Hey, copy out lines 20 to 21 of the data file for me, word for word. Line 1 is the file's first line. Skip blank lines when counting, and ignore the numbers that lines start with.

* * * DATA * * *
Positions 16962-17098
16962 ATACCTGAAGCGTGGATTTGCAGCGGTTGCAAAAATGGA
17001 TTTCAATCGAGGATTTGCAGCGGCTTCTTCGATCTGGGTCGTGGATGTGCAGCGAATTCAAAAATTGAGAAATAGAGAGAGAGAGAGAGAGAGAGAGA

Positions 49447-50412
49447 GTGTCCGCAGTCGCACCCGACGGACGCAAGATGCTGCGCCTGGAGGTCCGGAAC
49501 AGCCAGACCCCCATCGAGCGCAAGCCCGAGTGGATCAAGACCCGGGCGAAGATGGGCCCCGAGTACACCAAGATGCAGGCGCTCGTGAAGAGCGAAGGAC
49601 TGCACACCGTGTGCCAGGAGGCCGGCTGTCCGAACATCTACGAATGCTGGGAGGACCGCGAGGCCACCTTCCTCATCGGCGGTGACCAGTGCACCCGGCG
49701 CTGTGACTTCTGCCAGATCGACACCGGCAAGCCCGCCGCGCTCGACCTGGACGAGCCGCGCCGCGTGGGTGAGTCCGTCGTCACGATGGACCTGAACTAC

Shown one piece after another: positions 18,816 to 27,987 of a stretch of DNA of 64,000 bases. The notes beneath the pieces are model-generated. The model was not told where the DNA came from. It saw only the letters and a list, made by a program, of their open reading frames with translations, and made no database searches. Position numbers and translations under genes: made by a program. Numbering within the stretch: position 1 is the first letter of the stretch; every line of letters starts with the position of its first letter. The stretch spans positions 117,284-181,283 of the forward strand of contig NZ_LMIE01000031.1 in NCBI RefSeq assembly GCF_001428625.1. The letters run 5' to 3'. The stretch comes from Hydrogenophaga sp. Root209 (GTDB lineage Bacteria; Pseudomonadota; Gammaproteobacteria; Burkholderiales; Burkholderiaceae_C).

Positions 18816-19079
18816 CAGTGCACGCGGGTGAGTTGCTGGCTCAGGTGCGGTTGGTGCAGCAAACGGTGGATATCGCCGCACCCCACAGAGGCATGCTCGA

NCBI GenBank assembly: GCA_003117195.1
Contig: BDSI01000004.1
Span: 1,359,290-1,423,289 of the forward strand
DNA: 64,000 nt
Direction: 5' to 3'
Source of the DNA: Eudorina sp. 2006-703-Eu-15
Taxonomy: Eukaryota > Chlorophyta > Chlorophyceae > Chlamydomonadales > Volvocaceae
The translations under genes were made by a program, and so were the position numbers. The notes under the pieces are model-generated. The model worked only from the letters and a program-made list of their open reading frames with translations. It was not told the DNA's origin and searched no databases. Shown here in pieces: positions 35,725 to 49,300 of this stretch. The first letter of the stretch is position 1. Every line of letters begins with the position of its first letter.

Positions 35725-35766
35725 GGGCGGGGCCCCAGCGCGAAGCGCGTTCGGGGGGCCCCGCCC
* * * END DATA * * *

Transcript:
Positions 35725-35766
35725 GGGCGGGGCCCCAGCGCGAAGCGCGTTCGGGGGGCCCCGCCC